3. We doubt the expediency of the proposed new measure, because we think that instead of elevating men, it would be much more likely to degrade women. It is all very well to talk about "high morality," and the need of the introduction of the feminine element into our politics to purify them. But to turn pure water into a cess-pool, usually is to dirty the water more than to clean the receptacle. And since the fact is that in those localities where politics most need purifying, the kind of feminine element that would be poured in is largely impure to start with, we take leave to question whether the fact and the argument would not be the other way than is claimed by the friends of this "reform."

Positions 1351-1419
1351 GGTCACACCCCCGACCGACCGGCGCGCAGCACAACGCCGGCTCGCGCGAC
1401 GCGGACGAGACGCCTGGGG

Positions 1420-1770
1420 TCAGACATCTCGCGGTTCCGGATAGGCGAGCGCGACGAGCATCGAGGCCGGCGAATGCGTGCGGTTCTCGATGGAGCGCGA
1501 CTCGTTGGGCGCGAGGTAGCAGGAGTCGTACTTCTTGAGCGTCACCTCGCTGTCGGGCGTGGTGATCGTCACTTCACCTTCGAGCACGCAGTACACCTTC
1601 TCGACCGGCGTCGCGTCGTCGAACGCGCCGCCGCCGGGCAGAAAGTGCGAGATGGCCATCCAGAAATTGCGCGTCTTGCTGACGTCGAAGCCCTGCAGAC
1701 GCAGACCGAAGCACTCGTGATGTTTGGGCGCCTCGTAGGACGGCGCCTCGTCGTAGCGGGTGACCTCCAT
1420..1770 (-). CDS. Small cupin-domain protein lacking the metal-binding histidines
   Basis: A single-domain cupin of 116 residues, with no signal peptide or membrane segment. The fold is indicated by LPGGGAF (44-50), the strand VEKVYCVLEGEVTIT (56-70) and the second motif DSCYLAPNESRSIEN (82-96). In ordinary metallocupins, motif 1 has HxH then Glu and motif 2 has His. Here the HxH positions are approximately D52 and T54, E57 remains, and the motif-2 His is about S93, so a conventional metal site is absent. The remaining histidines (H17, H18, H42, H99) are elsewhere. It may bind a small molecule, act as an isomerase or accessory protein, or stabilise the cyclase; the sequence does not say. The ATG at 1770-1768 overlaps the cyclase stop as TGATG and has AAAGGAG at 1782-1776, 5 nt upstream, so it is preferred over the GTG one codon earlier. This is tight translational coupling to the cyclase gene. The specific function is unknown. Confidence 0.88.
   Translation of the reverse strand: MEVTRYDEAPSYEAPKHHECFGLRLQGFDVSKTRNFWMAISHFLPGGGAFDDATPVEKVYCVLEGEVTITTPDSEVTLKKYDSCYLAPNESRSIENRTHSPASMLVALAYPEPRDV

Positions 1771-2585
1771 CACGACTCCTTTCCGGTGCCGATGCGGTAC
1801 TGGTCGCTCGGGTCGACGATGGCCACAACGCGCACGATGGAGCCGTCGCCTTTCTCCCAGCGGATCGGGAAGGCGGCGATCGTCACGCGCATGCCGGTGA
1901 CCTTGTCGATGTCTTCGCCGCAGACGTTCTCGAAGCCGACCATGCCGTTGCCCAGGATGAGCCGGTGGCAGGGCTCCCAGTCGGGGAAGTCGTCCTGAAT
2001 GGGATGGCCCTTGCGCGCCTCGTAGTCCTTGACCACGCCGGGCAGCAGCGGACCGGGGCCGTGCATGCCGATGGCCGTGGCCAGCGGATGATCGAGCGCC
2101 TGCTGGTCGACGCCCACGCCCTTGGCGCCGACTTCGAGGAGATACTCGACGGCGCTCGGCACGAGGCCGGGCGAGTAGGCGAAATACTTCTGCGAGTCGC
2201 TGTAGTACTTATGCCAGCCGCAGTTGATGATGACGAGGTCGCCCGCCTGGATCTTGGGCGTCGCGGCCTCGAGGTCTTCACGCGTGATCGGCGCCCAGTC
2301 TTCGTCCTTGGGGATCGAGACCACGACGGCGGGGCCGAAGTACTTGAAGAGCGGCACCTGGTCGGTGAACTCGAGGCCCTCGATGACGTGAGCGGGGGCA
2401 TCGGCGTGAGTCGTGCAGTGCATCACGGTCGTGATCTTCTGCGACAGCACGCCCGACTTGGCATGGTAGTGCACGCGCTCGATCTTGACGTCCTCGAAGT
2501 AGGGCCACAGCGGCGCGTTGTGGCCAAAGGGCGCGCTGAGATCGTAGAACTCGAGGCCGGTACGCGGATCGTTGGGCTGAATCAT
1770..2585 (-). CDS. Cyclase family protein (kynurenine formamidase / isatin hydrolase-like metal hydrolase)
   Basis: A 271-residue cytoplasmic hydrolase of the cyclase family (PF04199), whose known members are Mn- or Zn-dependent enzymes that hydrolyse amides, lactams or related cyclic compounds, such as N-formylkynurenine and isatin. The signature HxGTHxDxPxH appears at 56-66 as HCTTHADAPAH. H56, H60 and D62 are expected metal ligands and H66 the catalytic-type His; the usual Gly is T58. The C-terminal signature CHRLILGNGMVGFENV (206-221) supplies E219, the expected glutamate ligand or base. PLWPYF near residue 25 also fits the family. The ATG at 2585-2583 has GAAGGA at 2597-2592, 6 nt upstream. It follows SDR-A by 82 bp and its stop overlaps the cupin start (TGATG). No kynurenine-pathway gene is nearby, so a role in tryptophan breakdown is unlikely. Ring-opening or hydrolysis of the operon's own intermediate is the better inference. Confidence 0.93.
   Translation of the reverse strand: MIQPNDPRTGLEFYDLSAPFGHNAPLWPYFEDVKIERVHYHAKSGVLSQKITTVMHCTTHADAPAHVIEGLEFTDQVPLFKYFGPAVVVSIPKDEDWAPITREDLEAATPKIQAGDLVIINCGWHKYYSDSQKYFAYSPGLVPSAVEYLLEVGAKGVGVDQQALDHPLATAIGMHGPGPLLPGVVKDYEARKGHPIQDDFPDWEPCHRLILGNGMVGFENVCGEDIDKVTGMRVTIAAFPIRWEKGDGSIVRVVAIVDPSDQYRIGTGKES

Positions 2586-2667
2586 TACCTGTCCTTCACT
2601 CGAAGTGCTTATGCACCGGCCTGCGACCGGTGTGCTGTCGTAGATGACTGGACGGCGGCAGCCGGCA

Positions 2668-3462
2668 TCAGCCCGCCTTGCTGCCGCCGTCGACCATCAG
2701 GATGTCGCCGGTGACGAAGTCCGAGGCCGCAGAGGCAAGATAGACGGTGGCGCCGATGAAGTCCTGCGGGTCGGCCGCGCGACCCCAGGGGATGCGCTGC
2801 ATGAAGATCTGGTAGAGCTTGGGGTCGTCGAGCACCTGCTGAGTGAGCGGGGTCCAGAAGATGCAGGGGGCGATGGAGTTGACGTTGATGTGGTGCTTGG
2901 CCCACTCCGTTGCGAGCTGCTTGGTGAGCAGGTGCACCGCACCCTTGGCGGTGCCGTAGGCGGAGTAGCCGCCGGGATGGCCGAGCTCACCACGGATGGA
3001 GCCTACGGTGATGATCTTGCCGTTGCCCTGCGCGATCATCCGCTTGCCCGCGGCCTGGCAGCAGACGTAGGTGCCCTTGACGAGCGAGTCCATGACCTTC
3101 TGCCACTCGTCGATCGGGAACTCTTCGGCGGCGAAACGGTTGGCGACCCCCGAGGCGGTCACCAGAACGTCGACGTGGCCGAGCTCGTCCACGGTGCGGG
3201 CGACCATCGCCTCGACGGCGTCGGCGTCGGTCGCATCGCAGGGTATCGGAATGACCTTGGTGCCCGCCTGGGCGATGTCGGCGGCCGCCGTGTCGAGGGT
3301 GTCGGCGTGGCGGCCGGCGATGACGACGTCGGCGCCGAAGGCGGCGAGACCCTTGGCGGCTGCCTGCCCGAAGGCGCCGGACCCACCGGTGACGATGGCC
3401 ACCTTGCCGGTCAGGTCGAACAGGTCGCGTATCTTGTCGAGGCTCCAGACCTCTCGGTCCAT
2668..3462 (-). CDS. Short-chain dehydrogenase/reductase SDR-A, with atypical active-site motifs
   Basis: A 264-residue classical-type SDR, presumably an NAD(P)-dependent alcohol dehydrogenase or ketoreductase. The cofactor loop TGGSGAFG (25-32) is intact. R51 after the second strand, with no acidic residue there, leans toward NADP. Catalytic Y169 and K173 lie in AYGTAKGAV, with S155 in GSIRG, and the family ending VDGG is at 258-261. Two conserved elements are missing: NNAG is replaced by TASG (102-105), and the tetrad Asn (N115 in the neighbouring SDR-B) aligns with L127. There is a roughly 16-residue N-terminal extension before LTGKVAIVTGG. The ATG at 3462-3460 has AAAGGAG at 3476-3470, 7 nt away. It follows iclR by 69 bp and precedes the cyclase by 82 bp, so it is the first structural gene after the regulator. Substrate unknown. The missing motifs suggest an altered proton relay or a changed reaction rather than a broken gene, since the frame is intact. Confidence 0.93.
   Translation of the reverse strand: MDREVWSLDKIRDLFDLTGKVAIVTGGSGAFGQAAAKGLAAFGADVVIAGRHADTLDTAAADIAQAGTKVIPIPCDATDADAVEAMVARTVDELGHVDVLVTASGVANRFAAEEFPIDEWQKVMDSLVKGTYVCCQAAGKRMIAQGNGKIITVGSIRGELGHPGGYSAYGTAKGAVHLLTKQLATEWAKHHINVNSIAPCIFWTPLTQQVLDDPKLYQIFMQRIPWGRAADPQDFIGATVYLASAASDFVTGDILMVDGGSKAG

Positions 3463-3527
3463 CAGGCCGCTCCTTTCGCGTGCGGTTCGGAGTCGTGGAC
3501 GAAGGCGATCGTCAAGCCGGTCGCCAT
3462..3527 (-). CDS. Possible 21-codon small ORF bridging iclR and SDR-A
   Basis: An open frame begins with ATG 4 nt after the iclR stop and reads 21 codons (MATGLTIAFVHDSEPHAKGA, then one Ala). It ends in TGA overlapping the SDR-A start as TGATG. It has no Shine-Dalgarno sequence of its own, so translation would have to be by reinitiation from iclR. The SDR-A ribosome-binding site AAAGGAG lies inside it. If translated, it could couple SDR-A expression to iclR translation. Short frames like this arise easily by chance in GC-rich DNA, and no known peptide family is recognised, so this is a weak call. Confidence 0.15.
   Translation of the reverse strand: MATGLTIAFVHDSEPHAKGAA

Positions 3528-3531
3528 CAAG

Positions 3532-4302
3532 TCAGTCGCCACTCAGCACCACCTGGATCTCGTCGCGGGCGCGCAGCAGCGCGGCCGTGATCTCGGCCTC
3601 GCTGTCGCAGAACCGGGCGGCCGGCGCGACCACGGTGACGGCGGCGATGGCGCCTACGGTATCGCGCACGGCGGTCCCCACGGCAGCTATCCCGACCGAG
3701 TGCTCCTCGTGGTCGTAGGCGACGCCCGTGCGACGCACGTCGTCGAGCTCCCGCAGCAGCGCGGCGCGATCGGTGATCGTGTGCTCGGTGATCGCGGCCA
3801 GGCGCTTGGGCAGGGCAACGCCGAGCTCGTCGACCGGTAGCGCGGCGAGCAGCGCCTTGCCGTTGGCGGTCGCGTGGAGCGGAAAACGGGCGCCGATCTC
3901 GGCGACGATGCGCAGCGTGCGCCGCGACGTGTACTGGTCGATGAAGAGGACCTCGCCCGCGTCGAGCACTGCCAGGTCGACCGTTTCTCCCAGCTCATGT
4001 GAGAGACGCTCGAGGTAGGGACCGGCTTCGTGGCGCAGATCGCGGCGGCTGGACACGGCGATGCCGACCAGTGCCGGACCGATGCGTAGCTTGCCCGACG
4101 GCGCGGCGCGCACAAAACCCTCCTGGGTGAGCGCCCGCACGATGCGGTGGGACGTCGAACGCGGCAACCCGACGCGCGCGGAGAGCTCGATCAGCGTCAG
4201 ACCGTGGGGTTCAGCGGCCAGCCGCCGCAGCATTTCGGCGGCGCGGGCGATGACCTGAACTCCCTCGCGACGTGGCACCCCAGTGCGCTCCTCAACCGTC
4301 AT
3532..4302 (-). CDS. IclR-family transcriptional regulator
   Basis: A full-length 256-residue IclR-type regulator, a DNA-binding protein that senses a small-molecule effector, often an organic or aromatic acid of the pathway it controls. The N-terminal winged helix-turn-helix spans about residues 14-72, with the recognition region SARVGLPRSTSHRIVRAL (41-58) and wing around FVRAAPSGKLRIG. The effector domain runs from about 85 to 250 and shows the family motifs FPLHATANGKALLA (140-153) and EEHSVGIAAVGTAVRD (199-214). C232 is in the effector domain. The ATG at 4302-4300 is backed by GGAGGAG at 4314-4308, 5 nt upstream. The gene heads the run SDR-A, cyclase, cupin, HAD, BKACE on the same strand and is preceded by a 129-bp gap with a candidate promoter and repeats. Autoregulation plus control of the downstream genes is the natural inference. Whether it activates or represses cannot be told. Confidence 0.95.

4. We doubt the propriety of woman suffrage because we do not believe that women were made for it, while that arrangement which is against God and nature, in the long run cannot prosper. We hold the divine idea of society to be that of an aggregation not of units, but of households. The family is the seminal principle of the Commonwealth. And the father of the family represents it. He supports, controls, and typifies it. Other families are inchoate in it, and will be developed out of it, as sons and daughters emerge into majority and independence; but that is first, last and always, sole and single in its self-completeness; and the husband and father stands for it, earns for it, pays taxes for it, does military service for it, and votes for it. To drag the wife and mother away from her household joys and cares to compel her to mingle in the selfish strifes of the caucus, the coarse clash of the canvass, the heated hurly-burly of the elections, would be as unnatural as to station her with a bayonet as a midnight sentry, or to send her up the mainmast shrouds in a squall to furl the top-gallant sail. Doubtless the Eastern nations go to an extreme in the seclusion of their women, but that is no reason why we should strip ours of the tender charm and sweetness of home. We have often been saddened to see in Germany a woman -- coarse, hard-featured, brawny, stolid and every way defeminized -- harnessed with an ox in a cart. Let us take heed that we do not, by unnatural extension of women's "rights," reach a like goal by a different path.